I have, for example, a list of Bills on the Order Paper for August, 1961. On 2nd August, 1961, there were seven Government Bills on the Order Paper for Second Reading and there were four more on the following day, 3rd August, 1961. It is not a desire to go home on holidays that makes the Seanad dissatisfied with that state of affairs but that Bills are thrown at this House—I should not say that because Ministers of any Party are delightful to meet in the month of August. They are full of charm and reasonableness. They say they are not responsible for this position, they cannot help it and occasionally they say the Opposition are to blame. They regret very much that the Dáil has adjourned but they always tell us that there is power to recall the Dáil. There is of course power to recall the Dáil but no Government have done it and I do not think that any Government will ever do it. Seanad discussion of Bills at that time of year is unreal and unsatisfactory.
It cannot but be unsatisfactory as I have said. It is a humiliating procedure. It is quite futile and, indeed, as I have suggested on more than one occasion, it would be more honest procedure and certainly from the point of view of the Minister for Finance cheaper to pass all Bills through all Stages in one hour and go home. But certainly no House of a Parliament should be asked to consider a list of Bills such as this in a hurry. It is not avoidance of work at all but the fact that you are considering something that you cannot amend because Ministers will accept no amendment and the Dáil, in fact, will not be recalled; that is one state of affairs which I think could be avoided. I know that there is no magic wand which this Taoiseach or any other Taoiseach could wave, but a way to avoid it would be to consider the two Houses and not one House when Parliamentary business is being arranged. I have thought that that state of affairs could be brought about only if there were a moratorium on legislation, if the parliamentary draftsman were let alone and if Bills were not introduced. I have held the view —a personal view—that we have too much legislation because every Bill which is passed means more expense and very often more interference with ordinary people's lives.
There is another thing which could be done. In July, 1962, there were five Bills on the Order Paper and on 1st August one more Bill was added. I think that is a state of affairs which should be avoided. It ought also be possible, it seems to me, to introduce here a great many Bills, including a number of those of which I have spoken, which are introduced in the Dáil and clutter up the Dáil Order Paper. It would be an advantage to the Dáil to receive Bills from this House. The suggested procedure, first and foremost, is completely constitutional. It is not undemocratic. It does not take in any way from the powers of the Dáil. Whether it is introduced in the Dáil or in the Seanad, the powers of the Dáil under the Constitution over the Bill are absolute. But it would save Parliamentary time and would be an advantage not only to the Government but to the whole Oireachtas. Two Bills, for example, which we had recently here could easily have been introduced in this House and discussed: the Official Secrets Bill and the Hotel Proprietors Bill.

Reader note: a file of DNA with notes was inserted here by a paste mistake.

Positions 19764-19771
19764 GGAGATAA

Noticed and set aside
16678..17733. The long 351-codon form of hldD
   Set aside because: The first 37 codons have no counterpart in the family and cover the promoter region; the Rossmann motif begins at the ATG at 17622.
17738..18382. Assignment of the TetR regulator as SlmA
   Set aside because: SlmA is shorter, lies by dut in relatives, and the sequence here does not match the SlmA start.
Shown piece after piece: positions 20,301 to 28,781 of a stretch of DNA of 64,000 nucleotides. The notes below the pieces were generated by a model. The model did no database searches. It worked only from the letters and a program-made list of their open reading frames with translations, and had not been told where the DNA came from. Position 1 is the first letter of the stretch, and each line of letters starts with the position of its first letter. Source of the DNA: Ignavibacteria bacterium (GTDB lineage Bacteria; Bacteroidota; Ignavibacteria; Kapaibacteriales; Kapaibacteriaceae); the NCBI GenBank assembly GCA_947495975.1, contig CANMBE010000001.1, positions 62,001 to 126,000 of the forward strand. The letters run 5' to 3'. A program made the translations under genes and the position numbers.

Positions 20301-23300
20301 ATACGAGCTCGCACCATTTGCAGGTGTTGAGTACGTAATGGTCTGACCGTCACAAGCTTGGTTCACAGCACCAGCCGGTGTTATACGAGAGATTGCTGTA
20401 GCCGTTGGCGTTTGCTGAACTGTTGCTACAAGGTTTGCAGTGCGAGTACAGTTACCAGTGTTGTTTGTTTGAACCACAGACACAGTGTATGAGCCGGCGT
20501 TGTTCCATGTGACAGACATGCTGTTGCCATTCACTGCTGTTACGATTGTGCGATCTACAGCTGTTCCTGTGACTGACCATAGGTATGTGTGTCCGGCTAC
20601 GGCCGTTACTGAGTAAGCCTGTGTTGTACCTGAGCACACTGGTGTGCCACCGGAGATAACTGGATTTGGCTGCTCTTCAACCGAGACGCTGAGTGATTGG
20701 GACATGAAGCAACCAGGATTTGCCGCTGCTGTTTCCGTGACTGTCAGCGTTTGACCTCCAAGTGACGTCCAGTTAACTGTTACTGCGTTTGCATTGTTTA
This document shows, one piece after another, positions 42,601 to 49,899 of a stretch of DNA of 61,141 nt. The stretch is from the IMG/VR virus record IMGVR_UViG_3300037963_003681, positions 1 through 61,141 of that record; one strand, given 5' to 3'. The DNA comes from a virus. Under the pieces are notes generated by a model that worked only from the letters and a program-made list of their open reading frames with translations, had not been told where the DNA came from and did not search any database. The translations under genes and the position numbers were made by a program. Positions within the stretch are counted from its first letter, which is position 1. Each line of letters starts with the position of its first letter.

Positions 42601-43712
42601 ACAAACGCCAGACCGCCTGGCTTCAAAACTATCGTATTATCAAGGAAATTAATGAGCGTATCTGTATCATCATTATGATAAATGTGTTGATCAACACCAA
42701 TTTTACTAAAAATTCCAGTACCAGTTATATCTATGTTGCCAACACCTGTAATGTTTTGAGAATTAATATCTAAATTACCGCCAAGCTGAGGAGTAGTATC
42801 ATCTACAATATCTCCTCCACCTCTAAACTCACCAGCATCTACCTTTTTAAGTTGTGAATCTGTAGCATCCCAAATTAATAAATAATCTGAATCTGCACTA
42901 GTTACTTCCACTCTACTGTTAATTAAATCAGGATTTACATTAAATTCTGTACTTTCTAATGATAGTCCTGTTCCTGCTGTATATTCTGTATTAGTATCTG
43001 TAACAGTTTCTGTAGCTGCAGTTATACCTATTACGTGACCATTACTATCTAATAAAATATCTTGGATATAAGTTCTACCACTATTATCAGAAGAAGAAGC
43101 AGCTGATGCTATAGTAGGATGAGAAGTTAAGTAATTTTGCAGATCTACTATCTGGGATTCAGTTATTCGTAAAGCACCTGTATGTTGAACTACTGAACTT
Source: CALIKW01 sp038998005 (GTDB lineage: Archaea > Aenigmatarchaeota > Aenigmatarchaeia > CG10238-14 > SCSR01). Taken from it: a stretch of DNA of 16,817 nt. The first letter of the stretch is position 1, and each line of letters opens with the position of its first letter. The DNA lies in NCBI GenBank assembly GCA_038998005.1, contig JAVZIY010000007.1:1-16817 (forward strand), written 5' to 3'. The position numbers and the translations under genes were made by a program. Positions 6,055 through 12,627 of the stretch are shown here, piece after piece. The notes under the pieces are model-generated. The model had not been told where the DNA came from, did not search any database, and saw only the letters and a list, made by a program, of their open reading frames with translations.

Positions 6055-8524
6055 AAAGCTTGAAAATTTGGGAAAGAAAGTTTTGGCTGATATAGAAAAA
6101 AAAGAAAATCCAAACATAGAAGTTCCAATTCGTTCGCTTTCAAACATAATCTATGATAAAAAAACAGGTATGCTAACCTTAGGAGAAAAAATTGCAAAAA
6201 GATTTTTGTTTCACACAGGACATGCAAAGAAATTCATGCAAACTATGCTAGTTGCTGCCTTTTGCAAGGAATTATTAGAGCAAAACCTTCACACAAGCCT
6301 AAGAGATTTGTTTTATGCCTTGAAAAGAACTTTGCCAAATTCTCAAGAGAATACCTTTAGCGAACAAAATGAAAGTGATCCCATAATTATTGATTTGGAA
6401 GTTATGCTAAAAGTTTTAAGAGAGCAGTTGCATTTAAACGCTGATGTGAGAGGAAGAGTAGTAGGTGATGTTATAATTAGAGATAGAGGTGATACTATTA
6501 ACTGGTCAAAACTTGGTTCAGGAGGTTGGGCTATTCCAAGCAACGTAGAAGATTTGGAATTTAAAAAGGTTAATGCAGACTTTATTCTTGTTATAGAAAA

There are many Bills which could not and should not be introduced here. Money Bills are one set, and there are also Bills which in the main are concerned with money such as the Bill I find here on the 1961 Order Paper, the Tourist Traffic Bill. One might say at first sight that that seemed particularly suitable for introduction in the Seanad, but it was only a short Bill increasing certain grants and that is the prerogative of the Dáil. I do not begrudge that to the Dáil and I am prepared to accept all these limitations.
Of course, apart from Money Bills or Bills mainly concerned with money, there are also certain types of Bills that could not be introduced here. One obvious example at the moment is the Electoral Bill, dealing with the electoral law, which is so much the business of the Dáil.
In the first period of office of the inter-Party Government from 1949-50, a considerable number of Bills were introduced in this House, and the present Government did introduce here the Bill setting up the television service. I think that proved to be a very fruitful and satisfactory procedure from the point of view both of the Government and of the Minister concerned. The Minister certainly was pleased with the reception the Bill got here and with its good discussion, and from every point of view, it was a satisfactory arrangement.